A dissertation present from Olivia, the ballerina in my Sharon Yavis painting leaps on sturdy legs, weighed by gravity to ground. She makes me smile and remember my writing, the Ballets Suedois and their ground-tied modern-dance ballets, and Olivia, whose deep voice, easy laughter, and warmth made her the delight of every party (most of which she threw).
The Suedois startled their staid Parisian audiences, even when those audience members numbered themselves among the avant-garde of the '20s art world. Equally startling to me is that Yavis is now considered a "folk artist." With a master's degree in art, she was anything but naive or untrained. I suppose some folks mistake the charm and whimsy of her fascination with Botero-like women for something primitive.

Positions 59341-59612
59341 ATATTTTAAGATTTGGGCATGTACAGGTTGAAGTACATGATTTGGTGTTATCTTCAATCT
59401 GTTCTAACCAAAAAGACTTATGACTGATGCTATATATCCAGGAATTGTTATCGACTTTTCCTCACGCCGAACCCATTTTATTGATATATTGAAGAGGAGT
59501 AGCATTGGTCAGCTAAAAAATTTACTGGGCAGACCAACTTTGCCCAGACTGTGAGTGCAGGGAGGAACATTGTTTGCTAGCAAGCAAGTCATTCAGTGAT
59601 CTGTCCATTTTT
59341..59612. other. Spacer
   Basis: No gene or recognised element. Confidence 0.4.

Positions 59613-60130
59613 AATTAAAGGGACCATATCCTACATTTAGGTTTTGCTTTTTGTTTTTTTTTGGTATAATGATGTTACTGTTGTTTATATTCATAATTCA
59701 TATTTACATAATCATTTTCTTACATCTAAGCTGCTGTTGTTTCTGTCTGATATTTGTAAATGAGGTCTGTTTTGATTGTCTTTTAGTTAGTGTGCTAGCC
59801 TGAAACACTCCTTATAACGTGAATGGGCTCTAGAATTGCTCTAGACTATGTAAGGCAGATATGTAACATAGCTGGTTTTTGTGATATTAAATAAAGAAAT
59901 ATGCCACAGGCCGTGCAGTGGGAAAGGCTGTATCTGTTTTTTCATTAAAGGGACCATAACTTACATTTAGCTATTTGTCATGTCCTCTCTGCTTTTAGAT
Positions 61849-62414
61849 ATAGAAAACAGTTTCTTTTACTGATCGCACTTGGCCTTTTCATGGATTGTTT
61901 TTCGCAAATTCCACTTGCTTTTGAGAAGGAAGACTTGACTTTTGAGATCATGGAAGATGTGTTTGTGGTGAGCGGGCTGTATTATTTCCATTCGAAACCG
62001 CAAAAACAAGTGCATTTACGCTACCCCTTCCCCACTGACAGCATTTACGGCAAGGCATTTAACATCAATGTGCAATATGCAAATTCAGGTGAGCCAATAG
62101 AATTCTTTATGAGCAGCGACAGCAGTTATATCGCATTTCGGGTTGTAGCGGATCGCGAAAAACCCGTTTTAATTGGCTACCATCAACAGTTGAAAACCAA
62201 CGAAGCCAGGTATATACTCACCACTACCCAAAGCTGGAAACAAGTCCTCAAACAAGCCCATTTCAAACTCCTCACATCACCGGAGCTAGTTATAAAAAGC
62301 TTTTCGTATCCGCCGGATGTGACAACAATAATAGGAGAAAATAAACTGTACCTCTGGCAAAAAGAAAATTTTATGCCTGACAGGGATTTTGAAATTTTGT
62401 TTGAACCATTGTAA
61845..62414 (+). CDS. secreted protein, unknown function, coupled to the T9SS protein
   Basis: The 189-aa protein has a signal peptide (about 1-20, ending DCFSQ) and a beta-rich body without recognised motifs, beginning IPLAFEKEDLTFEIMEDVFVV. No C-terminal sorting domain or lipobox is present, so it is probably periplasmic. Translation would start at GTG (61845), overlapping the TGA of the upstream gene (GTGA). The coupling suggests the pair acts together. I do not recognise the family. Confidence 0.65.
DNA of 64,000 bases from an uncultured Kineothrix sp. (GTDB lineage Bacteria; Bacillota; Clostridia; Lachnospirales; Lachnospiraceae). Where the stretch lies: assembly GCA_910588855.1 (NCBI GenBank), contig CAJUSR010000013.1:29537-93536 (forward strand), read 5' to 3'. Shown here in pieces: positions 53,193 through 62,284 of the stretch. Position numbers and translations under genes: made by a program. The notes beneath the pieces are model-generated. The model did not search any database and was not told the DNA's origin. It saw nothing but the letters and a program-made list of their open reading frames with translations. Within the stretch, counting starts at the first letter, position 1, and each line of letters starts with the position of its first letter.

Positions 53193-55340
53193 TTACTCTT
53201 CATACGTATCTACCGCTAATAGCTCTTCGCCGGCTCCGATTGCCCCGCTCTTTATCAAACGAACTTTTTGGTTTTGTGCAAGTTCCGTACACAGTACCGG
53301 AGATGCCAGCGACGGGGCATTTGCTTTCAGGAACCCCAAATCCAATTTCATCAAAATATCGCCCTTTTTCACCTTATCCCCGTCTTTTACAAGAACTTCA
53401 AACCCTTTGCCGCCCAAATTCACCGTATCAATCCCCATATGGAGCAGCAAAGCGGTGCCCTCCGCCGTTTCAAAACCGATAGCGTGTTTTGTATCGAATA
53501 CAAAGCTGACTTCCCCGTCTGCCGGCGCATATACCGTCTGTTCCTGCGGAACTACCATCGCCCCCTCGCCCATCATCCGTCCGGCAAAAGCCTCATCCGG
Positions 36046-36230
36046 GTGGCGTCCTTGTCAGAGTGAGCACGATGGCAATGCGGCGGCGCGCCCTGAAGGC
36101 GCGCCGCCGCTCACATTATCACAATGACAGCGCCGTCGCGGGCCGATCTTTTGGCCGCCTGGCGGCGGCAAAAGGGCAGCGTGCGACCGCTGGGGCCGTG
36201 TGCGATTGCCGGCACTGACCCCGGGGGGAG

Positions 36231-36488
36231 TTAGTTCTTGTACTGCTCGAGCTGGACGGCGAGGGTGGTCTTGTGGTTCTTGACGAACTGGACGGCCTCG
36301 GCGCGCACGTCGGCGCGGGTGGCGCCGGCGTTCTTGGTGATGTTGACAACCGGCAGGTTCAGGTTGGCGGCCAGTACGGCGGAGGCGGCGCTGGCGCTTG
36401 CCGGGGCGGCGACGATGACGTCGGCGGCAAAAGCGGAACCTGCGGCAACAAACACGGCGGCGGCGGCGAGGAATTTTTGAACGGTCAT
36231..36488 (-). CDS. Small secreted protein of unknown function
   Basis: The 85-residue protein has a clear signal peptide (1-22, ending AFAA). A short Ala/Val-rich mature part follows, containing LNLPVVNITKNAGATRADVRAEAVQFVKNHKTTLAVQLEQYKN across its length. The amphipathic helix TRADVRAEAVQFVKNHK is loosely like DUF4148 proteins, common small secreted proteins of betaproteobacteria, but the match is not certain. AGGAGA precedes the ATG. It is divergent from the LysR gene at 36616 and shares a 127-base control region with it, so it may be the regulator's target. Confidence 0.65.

I revel in her boldness of color and shape and charm of line and design, just as I revel in the Swedish Ballet's bold commitment to experimentation and Olivia's bold commitment to joy in relationships.
Neither Sharon Yavis nor Olivia knows (and certainly neither Jean Borlin nor Rolf de Mare could possibly know) how much bold pleasure this graceful little charmer brings me every day.